Many people will¬†never have heard of Elaine Hedges but she is one inspirational woman who helped create¬†and develop the field of Women Studies in the 1970s.
Elaine was born in New York on August 17th 1927 and continued to live her life from the late 1960s in Baltimore until her death in 1997. Elaine was an impeccable teacher who had taught in America‚Äôs finest colleges including Harvard University, Wellesley College and the University of California at Berkeley. In 1970 she gained her PhD from Harvard.
In the 1960s, the Civil Rights movement gained exceptional momentum and Elaine became concerned about the lack of how women were represented in the field of academia and how they were not mentioned enough about shaping our society. From this one thought, Elaine founded and co-directed one of the first programs in Women Studies at Towson State College in 1972. In¬†a personal interview, Elaine said that Women Studies was a lot more then just learning about how women shaped the world we lived in but how it can also empower women for future generations to come.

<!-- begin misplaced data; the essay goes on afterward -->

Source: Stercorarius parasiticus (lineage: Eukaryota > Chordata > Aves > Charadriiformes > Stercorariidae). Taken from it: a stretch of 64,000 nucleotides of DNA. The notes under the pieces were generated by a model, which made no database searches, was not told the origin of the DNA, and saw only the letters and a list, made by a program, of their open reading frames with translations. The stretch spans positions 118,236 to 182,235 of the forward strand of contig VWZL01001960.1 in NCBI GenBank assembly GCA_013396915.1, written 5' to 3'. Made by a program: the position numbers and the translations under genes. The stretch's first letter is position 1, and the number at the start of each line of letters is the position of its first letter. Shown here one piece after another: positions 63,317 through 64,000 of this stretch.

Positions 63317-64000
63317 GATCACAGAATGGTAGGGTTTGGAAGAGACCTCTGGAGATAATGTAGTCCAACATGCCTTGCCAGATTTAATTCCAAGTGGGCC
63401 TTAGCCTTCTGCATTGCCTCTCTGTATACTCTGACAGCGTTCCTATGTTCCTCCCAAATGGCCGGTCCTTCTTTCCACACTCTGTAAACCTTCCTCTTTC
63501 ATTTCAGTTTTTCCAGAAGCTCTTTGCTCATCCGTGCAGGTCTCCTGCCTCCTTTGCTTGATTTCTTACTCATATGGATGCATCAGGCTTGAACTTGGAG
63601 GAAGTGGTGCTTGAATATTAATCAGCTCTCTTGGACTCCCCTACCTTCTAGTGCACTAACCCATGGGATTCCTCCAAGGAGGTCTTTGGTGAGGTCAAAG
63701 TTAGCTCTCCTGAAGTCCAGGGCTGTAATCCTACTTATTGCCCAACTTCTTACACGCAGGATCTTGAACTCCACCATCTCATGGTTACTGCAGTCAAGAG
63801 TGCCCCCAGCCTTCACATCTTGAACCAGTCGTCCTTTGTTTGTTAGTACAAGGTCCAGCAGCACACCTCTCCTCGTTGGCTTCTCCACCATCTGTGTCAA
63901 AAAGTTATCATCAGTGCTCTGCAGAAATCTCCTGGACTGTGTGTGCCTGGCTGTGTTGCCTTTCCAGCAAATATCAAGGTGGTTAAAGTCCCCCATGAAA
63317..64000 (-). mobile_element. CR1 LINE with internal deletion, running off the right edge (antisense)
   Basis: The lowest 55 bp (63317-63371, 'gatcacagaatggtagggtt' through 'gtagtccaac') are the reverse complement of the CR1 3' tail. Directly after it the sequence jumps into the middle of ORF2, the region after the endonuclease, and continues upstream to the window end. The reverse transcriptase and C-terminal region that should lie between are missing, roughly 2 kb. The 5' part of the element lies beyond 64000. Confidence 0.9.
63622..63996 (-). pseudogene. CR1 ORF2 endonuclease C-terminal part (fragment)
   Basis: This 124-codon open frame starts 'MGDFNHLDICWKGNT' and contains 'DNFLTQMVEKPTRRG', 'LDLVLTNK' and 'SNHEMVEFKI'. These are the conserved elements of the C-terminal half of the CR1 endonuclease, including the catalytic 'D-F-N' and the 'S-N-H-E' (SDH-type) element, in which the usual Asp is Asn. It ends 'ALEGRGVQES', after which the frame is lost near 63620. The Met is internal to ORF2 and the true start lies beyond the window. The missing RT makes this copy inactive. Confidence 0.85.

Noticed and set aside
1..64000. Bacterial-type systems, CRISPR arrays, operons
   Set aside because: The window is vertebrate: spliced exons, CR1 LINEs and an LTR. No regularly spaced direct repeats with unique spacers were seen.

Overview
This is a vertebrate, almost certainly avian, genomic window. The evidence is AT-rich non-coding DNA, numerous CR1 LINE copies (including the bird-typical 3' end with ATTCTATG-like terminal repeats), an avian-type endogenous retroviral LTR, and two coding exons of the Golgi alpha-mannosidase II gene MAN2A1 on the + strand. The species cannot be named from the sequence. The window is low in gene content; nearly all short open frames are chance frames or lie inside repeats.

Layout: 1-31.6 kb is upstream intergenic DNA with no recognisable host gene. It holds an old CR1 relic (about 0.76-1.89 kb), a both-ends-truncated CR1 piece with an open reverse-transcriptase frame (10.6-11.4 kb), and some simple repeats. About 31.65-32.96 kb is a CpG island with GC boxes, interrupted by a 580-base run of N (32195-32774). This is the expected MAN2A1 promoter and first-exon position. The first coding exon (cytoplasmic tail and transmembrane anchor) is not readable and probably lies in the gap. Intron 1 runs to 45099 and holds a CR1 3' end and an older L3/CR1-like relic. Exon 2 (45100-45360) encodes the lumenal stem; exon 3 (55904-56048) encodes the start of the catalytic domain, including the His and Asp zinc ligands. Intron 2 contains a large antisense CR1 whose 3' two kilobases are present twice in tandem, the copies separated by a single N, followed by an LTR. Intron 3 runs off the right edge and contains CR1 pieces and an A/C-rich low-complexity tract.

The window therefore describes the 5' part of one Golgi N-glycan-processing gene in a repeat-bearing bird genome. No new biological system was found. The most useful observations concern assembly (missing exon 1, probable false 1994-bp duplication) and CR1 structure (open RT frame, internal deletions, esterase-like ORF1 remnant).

So what does Women Studies really encompass? I‚Äôve taken a look at how Towson University (State College when Elaine was there) now describes the program:
Women’s and Gender Studies, an interdisciplinary major, is an exciting and fast-growing field. By focusing on the lives, contributions and thoughts of women, a significant absence in traditional scholarship, the women‚Äôs studies major adds greatly to our knowledge and understanding of the human experience. This interdisciplinary program creates the opportunity to evaluate and reevaluate what we know about the world, past and present, and it also provides a standpoint from which students can create informed and equitable solutions for the future.
From this program’s humble beginnings in 1972 with only a small handful of classes, it rose to 50 courses and 2,000 students year by the time Elaine retired in 1996.
Elaine not only spent her time on the Women Studies program but was also a brilliant contributor to the journal Feminist Press from whom she was awarded The Feminist Press Award for “Contributions to Women‚Äôs Culture” in 1988; a noteworthy award for an outstanding woman that not enough¬†people know about.
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